I am using a transmission system that uses a Bloom filter (this part is out of my control). I want to send a small amount of data (32 bits) using this system.
For each bit [0,31], I add its index to the Bloom filter if the corresponding bit is set. The Bloom filter is then transmitted without error and the recipient tests the Bloom filter for each index [0,31] to reconstruct the 32 bits of data.
One problem is that the Bloom filter can have false positives, making it look like some bits are set when they shouldn't be. Another problem is that the Bloom filter may already have other entries in it, further making it look like more bits are set.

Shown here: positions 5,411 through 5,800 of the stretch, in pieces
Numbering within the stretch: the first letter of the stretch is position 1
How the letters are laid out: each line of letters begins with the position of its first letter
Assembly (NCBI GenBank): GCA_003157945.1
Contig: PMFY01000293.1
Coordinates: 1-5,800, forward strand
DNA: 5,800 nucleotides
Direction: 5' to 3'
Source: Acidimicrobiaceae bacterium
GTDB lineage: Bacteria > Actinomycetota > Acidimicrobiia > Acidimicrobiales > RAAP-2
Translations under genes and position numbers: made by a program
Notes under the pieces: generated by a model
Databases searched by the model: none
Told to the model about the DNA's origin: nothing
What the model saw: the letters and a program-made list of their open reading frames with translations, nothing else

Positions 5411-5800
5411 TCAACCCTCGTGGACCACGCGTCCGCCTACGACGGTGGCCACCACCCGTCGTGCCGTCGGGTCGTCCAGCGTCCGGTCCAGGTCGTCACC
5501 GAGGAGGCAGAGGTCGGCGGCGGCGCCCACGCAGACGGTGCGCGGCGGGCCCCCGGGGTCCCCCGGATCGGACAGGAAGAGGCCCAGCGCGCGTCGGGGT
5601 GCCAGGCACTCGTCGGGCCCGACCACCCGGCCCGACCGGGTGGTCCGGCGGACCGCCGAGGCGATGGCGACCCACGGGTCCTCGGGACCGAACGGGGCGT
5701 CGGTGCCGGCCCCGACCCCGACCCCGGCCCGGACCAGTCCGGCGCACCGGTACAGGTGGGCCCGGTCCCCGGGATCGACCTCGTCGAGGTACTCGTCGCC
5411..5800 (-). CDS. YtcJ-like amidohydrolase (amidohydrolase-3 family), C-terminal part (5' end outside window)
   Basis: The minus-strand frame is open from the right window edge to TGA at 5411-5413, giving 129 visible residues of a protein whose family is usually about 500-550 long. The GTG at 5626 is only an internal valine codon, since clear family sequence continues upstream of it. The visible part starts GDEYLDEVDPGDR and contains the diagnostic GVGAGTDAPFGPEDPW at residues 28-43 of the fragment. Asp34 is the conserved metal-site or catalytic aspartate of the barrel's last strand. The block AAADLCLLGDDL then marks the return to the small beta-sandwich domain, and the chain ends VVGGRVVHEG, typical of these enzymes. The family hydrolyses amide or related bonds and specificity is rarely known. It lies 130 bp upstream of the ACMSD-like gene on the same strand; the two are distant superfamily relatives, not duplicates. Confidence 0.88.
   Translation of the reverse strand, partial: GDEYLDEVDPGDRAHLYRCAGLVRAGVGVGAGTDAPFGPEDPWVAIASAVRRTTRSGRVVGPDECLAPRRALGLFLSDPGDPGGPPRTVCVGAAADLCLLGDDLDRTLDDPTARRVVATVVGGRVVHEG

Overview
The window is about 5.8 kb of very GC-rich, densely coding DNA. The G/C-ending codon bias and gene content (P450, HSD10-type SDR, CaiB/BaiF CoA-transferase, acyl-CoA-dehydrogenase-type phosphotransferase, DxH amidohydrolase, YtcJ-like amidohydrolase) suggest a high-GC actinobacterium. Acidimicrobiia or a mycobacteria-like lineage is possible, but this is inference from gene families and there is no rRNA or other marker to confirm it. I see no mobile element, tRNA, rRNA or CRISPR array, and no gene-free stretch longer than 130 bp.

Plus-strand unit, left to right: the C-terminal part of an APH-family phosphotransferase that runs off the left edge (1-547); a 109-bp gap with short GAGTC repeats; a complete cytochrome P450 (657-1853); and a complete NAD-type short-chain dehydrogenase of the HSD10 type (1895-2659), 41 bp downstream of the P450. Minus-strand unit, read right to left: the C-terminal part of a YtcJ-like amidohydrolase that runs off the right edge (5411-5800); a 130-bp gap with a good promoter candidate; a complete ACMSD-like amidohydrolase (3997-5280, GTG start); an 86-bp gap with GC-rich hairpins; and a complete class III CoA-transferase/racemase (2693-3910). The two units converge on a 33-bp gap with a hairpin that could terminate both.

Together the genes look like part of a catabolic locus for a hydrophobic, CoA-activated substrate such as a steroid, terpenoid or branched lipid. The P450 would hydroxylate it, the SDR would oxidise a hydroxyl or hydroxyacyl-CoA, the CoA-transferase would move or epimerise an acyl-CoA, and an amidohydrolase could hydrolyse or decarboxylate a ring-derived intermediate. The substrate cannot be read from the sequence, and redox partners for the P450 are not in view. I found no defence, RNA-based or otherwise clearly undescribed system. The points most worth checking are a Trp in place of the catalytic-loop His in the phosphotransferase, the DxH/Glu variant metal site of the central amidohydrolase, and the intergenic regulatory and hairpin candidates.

I wondered if error-correction codes could help here. The general idea would be to add more bits ([32,35] for example) the recipient could use to figure out the original 32 bits despite Bloom filter collisions.
After a little research I learned that Z-channels (or binary asymmetric channels) flip bits in one direction. Also I found that linear error-correction codes for Z-channels are often applicable to symmetric channels as well. So to exploit the asymmetry, the codes likely need to be non-linear. More info on the state of the art is appreciated (hoping for a simple algorithm...).